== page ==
The Illawarra Mercury reporting team is bringing you a weekly series of behind-the-scenes stories, exclusive to our subscribers. Today, Kate McIlwain - who has written a report on the future of commuting, post pandemic - reveals what life without the Sydney-to-Illawarra work trip looks like for her family.
For the past 13 years, my partner, Dan, has been commuting from our home in Wollongong to Sydney.
Most recently, he'd get up around 5.30 and be on the 6.50 train from North Wollongong which would just get him to his office in Surry Hills in time for work at 8.30. We'd sometimes manage a coffee together before he left for the day, but our daughter would usually just be stirring as he drove to the station.
On the return journey, he'd aim to catch the 6pm train from Central, which would mean - most days, unless he ducked out early - he'd be home round 8pm, well after our toddler's bedtime. It obviously placed a huge burden on him and his time, as well as me because it meant - for most days of the week - I was juggling a full-time job and solo parenting.
We were used to it and had accepted that this was the price to pay for him having a fulfilling job with good career prospects (his industry barely exists in Wollongong), coupled with a good lifestyle for our kids and a home close to my job and our friends and family.
But then COVID changed everything.
Since mid-March, like lots of people, Dan and I have both been working from home. It's certainly had its challenges, especially at first, but I calculated the other day that not commuting has meant he's had an extra TWO WEEKS worth of "spare" time in the past five months.
He's also saved about $1200 in train fares, and heaps of money not buying coffee and lunch - but the financial savings pale in comparison to the benefits of time.
He now does the morning day care run so I can start work early (or just get ready without a small child trying to climb my legs). He's always done more housework than me, but now we can share the chores and spread them out through the week instead of cramming them into the one precious day a week when we both don't work.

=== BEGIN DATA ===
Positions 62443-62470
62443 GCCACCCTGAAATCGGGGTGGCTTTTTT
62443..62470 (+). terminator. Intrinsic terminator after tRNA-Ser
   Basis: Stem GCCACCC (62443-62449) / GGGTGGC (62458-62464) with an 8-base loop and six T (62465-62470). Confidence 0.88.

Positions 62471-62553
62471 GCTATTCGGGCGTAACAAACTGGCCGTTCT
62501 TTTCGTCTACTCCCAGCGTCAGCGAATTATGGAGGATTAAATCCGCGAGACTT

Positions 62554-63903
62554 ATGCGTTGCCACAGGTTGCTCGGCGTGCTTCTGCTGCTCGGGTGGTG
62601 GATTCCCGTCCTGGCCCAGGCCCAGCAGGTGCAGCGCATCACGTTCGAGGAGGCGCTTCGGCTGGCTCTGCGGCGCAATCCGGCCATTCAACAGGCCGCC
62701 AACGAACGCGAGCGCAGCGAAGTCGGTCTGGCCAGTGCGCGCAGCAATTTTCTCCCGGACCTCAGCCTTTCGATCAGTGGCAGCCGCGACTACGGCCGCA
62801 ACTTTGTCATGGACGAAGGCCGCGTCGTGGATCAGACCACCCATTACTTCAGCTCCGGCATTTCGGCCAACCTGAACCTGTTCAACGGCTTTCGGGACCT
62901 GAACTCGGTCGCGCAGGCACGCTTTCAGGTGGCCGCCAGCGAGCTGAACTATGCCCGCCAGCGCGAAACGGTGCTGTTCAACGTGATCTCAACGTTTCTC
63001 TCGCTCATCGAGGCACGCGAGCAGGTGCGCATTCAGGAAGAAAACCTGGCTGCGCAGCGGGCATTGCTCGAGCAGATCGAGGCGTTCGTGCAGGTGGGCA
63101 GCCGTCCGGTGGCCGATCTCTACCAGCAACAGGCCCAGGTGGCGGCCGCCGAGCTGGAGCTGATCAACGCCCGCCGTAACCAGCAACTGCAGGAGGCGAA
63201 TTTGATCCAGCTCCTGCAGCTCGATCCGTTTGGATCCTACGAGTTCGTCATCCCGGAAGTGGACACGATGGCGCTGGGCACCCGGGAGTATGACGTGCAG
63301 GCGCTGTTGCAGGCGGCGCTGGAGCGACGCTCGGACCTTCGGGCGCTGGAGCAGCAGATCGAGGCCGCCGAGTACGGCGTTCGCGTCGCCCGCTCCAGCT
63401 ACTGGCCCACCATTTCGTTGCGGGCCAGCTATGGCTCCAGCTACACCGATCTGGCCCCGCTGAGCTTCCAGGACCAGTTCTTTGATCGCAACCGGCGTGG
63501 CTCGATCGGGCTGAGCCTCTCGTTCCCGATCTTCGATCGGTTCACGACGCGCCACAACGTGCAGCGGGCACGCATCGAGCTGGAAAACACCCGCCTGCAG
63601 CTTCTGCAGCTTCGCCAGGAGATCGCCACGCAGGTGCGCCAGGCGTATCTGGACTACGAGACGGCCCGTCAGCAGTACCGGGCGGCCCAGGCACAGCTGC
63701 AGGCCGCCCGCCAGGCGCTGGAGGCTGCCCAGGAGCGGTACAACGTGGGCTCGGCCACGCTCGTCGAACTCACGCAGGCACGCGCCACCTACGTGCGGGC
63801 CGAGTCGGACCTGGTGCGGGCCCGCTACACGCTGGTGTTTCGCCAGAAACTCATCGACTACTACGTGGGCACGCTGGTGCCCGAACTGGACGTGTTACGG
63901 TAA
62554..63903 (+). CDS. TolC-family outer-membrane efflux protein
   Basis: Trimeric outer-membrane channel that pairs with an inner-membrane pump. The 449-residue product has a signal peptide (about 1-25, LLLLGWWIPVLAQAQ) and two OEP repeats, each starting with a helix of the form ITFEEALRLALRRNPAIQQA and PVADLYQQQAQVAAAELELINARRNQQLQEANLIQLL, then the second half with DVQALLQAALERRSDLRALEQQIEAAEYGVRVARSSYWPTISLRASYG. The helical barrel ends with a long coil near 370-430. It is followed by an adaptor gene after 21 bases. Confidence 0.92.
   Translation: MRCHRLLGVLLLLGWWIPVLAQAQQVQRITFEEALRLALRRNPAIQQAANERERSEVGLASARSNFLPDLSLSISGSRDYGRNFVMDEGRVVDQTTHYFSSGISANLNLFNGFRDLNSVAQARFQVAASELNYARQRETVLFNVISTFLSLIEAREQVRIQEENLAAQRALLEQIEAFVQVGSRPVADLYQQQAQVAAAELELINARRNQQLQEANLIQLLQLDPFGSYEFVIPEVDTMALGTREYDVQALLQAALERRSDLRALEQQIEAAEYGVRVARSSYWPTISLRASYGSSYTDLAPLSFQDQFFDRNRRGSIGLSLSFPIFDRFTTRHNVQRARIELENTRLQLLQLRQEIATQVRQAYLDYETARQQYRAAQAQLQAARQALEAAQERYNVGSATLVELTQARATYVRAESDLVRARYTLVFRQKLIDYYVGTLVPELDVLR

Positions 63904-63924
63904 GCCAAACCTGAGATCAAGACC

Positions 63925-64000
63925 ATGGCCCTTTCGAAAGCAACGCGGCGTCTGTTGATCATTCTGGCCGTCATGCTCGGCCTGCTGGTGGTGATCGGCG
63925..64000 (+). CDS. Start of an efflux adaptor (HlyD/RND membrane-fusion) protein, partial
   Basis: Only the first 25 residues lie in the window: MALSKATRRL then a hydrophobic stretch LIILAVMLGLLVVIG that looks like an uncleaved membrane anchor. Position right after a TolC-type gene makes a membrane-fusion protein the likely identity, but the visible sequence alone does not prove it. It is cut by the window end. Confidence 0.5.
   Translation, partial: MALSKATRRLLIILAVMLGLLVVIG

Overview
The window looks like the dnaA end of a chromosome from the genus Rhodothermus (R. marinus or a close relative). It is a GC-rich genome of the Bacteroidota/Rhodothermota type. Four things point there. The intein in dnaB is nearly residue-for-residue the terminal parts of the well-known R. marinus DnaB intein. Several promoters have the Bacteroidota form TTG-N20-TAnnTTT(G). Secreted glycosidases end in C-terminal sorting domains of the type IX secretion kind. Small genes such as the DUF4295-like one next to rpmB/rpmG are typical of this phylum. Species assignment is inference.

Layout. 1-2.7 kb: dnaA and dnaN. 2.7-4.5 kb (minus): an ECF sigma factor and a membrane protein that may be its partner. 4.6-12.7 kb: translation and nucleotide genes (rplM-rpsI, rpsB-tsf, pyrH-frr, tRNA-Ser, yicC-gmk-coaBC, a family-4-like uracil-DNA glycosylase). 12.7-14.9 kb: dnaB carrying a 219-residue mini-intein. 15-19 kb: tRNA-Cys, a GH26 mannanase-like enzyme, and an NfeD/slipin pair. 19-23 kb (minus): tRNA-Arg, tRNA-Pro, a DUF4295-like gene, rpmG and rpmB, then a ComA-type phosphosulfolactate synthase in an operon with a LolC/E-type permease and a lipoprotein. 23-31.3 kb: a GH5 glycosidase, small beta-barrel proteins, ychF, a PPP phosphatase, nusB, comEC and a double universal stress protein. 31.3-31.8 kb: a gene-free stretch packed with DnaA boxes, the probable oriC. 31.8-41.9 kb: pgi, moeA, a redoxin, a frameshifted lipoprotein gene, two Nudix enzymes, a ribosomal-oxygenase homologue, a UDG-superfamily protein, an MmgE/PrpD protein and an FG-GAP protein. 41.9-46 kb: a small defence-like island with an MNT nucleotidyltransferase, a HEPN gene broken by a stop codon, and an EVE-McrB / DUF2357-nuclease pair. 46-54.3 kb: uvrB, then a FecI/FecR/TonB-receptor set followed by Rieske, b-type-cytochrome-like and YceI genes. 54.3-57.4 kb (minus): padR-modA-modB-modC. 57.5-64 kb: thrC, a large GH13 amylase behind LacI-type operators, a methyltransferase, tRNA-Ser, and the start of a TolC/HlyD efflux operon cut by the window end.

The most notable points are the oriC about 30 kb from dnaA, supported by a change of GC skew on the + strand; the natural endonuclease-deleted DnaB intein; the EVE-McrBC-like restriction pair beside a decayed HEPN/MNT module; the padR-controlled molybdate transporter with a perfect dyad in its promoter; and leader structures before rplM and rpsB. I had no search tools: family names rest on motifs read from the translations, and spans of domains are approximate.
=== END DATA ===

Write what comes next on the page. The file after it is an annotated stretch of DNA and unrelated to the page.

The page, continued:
Best of all, he sees our daughter every day and can spend time running around madly with her in the mornings, reading to her in the evenings and just generally getting to watch her grow and change daily, as little kids do.
As we now look forward to a time when the COVID-19 pandemic is over, it seems almost impossible that we will return to full-time work in an office environment. Certainly, Dan has proven that he can do his job as effectively (if not more so, because he is now able to dedicate more time to the work) without an hour-and-a-half trip each way. It also seems like his employer will be much more open to this type of flexible work down the track, which could have massive benefits for him, as well as me and our children.
I share this personal story because I know our experience, or variations on it, are being repeated in households around the Illawarra, where thousands of people who usually travel to Sydney to work have realised that they don't always need to.
So - in a feature this weekend, we've had a look at what life without a commute looks like for other Illawarra residents, and started to explore how this strange period could change things down the track.
With lots of future plans for the Illawarra focusing on our region's role as a Sydney commuter hub, this could have a massive effect on the shape of our city and it will be interesting to watch it play out in years to come.
You can read Kate's story on the future of commuting in the Illawarra in the weekend edition of the Mercury, or online as part of our subscriber-only content.Thank you for your support. If you enjoyed this, feel free to forward it to a friend.